He’s specifically refuting the “people with $800 phones are complaining about a $3 app” arguments. I’d agree with him on this too. Consumers simply don’t see their iPhone as an expensive thing — it’s not (in that sense) a luxury item.
I disagree with ben's reasoning based on how iPhones are sold in Belgium. In Belgium iPhones are sold unlocked at full price and not at a discount combined with a carrier plan. - Brooks Review
If Americans see the iPhone as a 99$ phone with an expensive contract, I can see how they perceive it as not expensive. So buying a couple of 3$ apps easily makes up 10% of the total value of their phone.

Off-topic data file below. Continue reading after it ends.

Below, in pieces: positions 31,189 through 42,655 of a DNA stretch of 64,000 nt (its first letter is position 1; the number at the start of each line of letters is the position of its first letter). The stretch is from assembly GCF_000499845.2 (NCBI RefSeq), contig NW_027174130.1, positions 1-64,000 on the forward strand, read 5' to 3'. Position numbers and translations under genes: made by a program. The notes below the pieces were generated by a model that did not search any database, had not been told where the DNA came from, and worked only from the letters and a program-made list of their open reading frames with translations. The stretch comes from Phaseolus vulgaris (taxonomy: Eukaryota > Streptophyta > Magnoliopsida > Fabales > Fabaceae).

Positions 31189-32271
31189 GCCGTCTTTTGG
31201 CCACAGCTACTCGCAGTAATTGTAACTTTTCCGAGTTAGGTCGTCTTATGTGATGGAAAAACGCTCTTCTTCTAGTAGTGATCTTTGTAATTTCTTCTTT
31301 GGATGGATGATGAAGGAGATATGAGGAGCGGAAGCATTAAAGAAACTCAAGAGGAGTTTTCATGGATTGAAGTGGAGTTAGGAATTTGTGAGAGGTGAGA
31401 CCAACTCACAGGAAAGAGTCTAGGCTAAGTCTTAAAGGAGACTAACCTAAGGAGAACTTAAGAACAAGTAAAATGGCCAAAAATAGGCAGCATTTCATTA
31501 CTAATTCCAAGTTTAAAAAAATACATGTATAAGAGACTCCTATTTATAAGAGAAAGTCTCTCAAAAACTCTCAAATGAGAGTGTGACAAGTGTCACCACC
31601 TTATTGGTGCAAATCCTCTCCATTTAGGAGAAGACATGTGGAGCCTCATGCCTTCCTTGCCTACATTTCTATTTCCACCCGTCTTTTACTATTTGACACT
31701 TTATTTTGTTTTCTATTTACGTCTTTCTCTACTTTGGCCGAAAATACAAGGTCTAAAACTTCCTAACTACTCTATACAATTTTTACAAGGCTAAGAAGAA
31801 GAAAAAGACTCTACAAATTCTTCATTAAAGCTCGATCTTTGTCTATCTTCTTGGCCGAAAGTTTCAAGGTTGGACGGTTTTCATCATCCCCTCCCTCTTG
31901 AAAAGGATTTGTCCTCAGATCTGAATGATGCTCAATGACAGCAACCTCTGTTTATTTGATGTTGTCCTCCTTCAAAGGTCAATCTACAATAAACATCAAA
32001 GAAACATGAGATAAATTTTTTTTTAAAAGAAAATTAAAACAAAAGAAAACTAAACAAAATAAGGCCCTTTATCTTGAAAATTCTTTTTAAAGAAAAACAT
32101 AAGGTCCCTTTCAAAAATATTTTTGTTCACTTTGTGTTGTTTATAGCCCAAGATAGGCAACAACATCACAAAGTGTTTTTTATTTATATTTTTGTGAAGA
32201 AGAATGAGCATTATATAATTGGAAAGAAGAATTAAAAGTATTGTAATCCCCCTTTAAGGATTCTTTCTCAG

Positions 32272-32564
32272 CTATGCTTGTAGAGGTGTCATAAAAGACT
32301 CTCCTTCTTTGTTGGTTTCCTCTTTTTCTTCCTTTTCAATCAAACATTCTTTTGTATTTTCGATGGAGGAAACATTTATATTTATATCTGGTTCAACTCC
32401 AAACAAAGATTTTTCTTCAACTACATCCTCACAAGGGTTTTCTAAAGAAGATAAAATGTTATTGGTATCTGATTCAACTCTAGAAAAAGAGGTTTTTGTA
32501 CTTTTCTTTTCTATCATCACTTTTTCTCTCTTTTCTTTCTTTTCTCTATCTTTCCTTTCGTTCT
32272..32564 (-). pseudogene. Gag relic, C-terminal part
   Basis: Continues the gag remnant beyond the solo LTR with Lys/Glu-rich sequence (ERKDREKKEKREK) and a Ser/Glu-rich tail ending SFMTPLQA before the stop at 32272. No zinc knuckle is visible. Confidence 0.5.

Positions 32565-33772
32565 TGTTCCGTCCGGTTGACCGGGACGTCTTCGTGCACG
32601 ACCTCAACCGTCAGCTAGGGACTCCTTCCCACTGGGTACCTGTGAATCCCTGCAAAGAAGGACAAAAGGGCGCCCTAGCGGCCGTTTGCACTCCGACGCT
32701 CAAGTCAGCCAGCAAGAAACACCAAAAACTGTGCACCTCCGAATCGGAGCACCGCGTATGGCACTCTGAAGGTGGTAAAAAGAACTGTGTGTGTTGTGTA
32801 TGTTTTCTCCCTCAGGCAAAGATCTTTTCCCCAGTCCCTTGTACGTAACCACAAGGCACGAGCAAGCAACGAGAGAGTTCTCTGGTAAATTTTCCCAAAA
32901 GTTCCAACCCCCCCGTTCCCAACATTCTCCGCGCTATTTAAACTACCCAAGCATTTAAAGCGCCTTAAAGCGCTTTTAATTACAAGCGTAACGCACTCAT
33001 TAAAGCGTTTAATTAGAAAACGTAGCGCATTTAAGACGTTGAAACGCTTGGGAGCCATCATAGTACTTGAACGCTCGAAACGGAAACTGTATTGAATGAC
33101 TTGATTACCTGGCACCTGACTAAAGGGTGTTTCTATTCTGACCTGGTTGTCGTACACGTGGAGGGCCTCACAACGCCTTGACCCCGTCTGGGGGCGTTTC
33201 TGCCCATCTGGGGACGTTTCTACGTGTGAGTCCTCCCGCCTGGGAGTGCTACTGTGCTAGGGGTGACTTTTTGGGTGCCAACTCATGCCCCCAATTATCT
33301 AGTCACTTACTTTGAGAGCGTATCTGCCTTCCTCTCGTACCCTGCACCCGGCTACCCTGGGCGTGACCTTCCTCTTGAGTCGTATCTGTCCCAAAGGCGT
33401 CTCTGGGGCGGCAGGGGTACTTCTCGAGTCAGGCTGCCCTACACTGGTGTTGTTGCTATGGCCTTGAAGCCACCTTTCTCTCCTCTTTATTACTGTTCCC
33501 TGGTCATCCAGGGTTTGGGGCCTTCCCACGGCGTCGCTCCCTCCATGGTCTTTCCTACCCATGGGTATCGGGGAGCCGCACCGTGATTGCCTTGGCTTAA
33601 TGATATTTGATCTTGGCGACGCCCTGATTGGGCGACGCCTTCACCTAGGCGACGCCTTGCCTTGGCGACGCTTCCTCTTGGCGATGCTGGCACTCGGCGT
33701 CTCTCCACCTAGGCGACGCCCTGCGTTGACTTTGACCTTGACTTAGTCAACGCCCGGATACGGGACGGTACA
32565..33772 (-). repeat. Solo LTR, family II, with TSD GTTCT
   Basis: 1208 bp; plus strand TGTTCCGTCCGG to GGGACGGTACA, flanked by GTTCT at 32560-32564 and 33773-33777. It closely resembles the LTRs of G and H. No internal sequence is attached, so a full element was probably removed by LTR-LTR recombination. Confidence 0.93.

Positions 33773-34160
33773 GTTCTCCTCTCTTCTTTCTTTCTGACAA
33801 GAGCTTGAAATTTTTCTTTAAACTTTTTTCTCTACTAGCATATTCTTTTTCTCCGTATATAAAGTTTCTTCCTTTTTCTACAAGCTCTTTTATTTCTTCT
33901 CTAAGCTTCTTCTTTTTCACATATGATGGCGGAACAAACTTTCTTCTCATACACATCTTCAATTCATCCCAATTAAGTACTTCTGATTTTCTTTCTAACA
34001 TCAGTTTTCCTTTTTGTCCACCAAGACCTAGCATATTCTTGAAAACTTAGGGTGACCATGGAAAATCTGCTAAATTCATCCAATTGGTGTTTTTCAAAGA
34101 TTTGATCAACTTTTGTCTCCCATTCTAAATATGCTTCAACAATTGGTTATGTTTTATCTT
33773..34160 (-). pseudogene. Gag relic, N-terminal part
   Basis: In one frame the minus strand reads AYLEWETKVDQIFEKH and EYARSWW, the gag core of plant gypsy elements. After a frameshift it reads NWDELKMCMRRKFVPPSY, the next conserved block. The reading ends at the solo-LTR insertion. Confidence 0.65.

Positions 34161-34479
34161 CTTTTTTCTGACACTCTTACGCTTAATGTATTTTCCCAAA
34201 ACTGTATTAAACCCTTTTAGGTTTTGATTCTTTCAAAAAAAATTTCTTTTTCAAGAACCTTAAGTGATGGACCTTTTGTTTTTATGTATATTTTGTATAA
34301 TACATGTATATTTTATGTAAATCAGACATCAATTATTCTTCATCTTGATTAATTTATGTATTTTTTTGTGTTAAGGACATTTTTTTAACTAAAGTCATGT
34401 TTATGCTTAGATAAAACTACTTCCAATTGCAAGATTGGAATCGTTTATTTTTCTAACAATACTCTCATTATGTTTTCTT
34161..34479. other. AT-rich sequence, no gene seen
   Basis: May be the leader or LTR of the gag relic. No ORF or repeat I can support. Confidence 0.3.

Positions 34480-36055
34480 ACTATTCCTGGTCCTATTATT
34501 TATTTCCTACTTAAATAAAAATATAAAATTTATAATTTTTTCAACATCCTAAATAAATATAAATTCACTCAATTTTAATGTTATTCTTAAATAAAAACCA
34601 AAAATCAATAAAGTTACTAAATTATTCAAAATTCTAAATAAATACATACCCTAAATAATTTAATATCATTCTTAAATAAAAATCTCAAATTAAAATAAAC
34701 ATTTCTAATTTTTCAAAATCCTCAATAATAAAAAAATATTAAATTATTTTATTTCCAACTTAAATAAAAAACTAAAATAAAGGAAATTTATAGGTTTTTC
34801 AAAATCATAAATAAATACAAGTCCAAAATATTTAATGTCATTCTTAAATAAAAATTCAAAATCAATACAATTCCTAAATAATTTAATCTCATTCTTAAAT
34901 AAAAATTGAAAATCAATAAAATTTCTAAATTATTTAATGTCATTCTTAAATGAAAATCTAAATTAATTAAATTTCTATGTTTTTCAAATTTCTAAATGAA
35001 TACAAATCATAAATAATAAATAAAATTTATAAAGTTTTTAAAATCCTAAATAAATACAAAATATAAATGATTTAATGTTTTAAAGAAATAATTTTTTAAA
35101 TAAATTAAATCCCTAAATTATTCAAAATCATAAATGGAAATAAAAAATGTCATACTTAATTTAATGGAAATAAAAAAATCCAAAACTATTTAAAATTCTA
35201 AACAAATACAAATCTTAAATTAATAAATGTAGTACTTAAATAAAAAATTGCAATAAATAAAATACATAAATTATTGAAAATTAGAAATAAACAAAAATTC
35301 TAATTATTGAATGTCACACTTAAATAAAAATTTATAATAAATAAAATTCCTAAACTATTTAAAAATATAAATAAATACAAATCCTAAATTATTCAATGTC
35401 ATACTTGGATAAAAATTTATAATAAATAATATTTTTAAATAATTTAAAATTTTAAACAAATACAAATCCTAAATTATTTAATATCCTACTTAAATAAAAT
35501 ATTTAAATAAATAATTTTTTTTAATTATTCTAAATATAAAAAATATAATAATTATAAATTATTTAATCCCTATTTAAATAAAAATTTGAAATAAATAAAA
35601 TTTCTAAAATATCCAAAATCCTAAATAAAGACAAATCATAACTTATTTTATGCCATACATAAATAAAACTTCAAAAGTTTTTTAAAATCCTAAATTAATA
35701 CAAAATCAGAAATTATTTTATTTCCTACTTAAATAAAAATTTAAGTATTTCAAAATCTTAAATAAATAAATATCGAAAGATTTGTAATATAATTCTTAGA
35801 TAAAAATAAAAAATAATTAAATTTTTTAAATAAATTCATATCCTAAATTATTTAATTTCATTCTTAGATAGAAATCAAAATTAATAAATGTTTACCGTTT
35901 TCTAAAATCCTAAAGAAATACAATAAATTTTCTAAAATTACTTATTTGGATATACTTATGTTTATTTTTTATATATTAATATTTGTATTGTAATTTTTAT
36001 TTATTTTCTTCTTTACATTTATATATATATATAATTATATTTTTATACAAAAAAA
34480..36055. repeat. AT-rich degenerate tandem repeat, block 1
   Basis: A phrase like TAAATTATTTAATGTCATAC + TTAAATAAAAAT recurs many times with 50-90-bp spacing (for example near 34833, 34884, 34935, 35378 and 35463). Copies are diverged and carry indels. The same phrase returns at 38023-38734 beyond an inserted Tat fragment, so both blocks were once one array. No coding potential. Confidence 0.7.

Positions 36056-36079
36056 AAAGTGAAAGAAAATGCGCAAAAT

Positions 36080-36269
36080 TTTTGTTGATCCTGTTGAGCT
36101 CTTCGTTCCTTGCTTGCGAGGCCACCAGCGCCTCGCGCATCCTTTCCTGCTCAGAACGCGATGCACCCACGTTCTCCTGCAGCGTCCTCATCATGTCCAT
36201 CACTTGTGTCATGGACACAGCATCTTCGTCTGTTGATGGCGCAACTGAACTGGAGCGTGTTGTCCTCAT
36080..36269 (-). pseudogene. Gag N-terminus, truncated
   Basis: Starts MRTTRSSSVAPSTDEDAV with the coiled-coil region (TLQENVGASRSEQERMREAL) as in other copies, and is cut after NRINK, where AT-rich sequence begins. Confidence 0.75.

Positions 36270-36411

For us, an iPhone is a 700€ item, so when you spend almost a thousand bucks on a device, a 3$ app is peanuts in comparison. And even then, people still react the same way:
- cool app, what's it called.
- oh.. it's 2€.. nevermind
So even when the iPhone is seen as a luxury item, people still oppose to paying for apps.